I’ve had fun this week kicking off a space-themed writing camp with our seven third grade classes! They were starting a science unit on space, and the teachers were ready to start copying worksheets. Our reading specialist and I jumped in to add a writing piece to their space unit, with a picture book twist. Here’s what we did.
Several of our visiting authors have told us that they use a “word basket” when they start a new writing project. They write down on paper all the words they can think of about their topic, and keep adding to the list as they hear related words they like. When they get stuck in their writing, they can go back to this list (their “word basket”) and pull out a strong word.
I explained the “word basket” idea to our third graders, and they opened up their writer’s notebooks and each made a list of nouns, then verbs, then adjectives about space. They talked to their neighbors, shared ideas, and wrote their lists. Why should students work silently on worksheets, when they could be learning from each other in conversations?
Mad Libs with a Picture Book
Next, we played “mad libs” with one of our favorite space picture books, Even Aliens Need Snacks, by Matthew McElligott.
I had created Google Slides with the text of the book, leaving out a key word in every sentence. I asked our third grade authors to supply me with nouns, verbs, and adjectives to fill in the blanks. Here’s the list I used.
Together we wrote a fun, silly story. Here are a couple of excerpts; the words highlighted in yellow are the words students volunteered from their lists.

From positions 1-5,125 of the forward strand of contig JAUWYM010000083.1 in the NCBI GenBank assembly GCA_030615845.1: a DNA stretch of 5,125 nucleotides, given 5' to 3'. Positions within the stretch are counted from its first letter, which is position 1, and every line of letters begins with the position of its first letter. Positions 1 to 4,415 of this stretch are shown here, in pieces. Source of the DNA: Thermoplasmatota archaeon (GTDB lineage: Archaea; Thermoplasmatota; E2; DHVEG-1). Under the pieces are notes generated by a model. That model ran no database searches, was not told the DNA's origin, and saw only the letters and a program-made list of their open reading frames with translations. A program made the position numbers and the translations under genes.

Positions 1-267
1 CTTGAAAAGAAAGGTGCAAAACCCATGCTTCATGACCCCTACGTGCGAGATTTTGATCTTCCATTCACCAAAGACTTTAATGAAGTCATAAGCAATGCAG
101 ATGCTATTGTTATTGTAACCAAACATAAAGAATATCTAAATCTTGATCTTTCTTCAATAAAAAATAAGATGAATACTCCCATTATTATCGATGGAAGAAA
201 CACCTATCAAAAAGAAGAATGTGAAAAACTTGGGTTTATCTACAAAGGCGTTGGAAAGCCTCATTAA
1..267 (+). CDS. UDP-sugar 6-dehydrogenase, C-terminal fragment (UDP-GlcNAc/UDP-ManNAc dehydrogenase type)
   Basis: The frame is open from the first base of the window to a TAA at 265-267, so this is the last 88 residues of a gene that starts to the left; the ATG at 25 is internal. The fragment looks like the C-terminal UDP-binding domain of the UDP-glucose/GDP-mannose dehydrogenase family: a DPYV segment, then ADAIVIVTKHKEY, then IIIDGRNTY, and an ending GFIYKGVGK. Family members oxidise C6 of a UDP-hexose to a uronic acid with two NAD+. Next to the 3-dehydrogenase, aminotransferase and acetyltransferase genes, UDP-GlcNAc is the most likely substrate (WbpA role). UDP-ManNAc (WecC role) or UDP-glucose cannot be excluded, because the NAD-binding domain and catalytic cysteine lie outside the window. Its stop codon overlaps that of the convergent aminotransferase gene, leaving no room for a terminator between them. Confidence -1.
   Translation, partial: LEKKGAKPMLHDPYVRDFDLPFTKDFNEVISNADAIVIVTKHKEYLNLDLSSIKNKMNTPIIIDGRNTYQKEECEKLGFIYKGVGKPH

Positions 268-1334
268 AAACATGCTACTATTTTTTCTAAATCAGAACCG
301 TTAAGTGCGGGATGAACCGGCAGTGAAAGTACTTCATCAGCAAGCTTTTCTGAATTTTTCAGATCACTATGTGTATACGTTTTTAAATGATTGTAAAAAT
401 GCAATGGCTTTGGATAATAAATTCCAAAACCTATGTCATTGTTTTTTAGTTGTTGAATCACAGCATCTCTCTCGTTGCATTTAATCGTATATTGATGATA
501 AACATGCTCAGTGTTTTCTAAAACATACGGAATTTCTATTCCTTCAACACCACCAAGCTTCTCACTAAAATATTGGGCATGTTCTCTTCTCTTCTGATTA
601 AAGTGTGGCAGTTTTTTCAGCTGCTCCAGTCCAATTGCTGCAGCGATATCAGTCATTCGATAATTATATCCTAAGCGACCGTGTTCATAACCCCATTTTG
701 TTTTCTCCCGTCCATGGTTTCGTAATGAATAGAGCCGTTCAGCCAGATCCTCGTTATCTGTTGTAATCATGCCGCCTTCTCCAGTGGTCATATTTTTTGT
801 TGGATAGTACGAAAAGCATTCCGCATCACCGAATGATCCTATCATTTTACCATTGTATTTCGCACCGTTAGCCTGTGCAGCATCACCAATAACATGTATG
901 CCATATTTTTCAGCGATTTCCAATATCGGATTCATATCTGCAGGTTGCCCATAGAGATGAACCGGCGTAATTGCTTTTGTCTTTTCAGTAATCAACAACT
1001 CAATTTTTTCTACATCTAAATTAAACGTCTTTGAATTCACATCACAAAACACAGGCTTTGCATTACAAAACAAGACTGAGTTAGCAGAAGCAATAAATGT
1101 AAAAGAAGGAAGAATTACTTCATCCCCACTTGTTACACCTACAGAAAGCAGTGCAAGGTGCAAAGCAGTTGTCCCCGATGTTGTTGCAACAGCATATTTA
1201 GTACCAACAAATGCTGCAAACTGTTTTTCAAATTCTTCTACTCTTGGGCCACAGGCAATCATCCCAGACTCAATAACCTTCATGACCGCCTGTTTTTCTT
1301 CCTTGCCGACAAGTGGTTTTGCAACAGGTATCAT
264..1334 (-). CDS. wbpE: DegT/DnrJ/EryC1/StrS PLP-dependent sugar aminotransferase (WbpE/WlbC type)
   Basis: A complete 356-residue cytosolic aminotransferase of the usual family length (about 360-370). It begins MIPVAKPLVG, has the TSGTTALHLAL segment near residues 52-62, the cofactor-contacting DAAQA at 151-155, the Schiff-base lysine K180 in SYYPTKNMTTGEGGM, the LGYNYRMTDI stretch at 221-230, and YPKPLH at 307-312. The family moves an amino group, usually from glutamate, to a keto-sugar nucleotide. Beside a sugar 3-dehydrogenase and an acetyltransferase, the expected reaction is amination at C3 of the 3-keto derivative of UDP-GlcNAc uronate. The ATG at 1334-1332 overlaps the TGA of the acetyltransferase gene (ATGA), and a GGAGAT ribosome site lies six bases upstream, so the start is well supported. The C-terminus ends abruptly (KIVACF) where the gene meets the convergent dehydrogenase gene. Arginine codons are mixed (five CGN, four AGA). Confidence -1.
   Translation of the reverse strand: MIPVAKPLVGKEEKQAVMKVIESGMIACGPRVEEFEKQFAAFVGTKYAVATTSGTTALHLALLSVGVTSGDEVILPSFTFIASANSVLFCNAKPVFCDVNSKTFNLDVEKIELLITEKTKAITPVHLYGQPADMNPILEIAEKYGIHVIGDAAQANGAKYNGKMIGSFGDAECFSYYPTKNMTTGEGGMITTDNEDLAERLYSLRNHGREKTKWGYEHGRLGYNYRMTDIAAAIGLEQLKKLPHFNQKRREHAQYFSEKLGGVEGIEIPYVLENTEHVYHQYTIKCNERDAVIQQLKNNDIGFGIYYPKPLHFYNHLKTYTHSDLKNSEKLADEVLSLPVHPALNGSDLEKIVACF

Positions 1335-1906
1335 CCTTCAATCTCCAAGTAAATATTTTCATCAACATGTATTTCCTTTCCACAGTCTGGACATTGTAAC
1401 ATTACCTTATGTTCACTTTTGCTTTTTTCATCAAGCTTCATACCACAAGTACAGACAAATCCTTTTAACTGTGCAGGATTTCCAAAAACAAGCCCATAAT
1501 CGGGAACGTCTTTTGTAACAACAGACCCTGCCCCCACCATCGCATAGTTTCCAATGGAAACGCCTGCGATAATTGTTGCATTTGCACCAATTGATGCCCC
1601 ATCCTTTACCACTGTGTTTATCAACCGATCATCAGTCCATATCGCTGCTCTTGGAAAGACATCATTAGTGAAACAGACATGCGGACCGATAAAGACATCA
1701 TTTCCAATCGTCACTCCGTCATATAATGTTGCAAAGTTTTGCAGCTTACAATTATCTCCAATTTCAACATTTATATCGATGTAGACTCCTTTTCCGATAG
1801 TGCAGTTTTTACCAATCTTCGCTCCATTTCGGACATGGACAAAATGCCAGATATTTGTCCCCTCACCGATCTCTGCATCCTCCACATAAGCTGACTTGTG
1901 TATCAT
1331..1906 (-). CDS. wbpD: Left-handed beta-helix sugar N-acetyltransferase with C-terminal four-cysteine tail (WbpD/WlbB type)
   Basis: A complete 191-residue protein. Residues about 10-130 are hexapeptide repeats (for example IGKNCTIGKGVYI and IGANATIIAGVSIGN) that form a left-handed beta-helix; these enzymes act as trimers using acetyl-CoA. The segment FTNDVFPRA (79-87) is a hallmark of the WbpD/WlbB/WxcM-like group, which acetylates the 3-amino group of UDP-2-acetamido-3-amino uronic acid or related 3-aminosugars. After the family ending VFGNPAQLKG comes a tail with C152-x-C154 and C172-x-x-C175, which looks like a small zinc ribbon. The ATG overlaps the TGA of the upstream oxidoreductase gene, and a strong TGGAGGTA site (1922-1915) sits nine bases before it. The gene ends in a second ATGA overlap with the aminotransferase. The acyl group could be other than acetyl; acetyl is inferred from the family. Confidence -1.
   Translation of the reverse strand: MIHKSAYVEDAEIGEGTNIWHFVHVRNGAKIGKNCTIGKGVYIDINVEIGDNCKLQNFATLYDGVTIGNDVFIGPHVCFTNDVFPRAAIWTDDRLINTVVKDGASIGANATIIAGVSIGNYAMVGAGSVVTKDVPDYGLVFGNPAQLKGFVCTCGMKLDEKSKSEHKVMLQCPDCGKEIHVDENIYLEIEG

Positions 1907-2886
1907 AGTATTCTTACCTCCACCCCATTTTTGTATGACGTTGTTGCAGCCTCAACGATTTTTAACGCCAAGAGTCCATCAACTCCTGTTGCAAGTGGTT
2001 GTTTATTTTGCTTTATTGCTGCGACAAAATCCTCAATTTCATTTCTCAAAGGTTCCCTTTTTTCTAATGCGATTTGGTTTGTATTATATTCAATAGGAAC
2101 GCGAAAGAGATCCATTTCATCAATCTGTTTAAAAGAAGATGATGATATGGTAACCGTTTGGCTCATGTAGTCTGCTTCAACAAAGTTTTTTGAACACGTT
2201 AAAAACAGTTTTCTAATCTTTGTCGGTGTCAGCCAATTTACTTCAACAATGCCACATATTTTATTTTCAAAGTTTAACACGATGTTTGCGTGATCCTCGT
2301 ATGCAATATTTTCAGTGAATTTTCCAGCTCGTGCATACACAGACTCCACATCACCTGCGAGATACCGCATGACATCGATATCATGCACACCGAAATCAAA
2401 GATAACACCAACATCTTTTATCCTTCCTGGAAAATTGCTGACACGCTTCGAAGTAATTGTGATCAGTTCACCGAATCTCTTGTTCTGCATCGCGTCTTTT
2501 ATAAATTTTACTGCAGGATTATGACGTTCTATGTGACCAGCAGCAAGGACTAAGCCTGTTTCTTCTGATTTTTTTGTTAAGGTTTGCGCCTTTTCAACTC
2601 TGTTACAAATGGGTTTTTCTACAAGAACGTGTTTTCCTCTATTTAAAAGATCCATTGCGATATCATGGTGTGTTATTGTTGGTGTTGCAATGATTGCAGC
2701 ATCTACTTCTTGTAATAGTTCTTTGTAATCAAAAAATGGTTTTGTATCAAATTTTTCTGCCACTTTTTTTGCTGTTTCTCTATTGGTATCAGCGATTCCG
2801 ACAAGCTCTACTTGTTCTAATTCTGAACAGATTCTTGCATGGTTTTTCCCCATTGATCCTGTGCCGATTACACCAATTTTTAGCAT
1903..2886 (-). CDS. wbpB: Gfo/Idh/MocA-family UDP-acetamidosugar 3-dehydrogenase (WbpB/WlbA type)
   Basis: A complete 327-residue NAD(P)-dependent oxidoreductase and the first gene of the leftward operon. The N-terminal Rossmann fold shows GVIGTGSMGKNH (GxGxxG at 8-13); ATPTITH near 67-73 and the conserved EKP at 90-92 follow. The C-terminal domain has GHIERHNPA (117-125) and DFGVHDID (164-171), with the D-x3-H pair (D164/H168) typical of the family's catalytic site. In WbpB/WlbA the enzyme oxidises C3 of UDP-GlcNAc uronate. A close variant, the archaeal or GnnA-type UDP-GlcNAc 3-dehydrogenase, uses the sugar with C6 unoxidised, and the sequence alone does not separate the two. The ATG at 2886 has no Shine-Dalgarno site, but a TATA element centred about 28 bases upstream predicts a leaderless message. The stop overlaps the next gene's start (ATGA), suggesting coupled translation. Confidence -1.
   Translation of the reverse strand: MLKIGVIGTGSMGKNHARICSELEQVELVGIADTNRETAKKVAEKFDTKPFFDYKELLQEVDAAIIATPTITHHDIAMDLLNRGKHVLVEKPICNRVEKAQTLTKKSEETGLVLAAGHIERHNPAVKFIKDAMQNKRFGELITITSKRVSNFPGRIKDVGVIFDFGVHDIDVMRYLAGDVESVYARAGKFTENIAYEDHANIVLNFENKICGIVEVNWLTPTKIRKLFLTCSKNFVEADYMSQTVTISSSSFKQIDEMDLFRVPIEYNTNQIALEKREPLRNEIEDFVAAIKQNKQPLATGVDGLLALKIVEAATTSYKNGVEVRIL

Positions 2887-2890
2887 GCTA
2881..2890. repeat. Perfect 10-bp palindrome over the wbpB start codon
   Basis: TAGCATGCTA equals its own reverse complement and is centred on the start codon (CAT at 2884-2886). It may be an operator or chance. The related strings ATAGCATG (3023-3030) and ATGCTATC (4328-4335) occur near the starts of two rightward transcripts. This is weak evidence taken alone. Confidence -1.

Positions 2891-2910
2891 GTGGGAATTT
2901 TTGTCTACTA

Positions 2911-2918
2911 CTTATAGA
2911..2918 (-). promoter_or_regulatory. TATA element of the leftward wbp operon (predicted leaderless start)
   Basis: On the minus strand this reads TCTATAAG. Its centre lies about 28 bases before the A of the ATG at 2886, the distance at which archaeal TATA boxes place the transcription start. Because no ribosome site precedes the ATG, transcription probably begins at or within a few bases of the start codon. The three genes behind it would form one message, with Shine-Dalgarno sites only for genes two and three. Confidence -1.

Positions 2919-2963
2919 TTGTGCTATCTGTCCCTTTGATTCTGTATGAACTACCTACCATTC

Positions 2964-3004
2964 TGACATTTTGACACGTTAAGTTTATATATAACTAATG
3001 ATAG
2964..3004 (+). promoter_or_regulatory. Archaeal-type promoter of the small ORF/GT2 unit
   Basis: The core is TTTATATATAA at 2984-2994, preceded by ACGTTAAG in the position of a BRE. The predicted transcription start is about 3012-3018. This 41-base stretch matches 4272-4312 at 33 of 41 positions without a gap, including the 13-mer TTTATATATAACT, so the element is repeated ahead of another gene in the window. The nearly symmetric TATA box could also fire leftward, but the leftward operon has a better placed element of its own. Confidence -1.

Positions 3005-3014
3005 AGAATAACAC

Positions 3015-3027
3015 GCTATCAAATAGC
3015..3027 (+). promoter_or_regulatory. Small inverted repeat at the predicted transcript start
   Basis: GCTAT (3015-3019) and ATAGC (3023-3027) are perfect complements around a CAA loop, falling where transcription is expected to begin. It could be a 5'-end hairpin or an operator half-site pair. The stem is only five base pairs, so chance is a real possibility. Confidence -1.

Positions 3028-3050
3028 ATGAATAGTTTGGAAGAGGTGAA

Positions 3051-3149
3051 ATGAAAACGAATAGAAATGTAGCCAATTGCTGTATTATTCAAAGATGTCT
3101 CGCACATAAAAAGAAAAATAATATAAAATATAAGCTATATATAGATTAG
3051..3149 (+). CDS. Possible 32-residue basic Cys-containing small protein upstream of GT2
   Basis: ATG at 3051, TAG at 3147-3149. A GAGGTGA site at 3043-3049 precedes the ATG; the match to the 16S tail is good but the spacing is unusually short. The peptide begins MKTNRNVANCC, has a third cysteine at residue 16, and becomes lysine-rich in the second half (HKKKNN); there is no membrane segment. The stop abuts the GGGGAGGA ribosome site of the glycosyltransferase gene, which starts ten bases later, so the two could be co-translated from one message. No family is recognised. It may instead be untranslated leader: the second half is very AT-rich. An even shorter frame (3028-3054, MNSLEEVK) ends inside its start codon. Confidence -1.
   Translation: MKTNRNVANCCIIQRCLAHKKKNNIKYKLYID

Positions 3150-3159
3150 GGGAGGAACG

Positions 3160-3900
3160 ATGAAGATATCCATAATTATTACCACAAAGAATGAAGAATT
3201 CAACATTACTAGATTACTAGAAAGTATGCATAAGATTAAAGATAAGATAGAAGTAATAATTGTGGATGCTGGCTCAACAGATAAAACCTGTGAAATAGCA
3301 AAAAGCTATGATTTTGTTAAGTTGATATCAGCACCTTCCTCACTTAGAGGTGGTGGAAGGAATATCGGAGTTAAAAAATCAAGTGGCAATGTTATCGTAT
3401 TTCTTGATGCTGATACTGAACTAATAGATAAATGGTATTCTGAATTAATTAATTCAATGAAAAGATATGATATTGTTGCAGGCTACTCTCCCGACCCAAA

As we read our story together on the big screen, our third grade authors added new nouns, verbs, and adjectives to their word “baskets.”
They left the library (aka “writing camp”) enthusiastic about their space studies, and ready to write! They’ll use library books and databases like BrainPop and PebbleGo as they continue learning in the classroom. Their word baskets (and enthusiasm) will fuel their galactic writing all week long.
Sometimes I think that our teachers get caught up in the scope and sequence and feel forced to plow through the content, to get it “covered.” As librarians, we can use our resources, like picture books, to bring a little magic to the curriculum: fun, laughter, and engagement in our writing camp. This activity only took 45 minutes out of the week, but it added a spark to the start of this science unit. I’m glad we were able to collaborate!
How do YOU use your library resources to help out your teachers?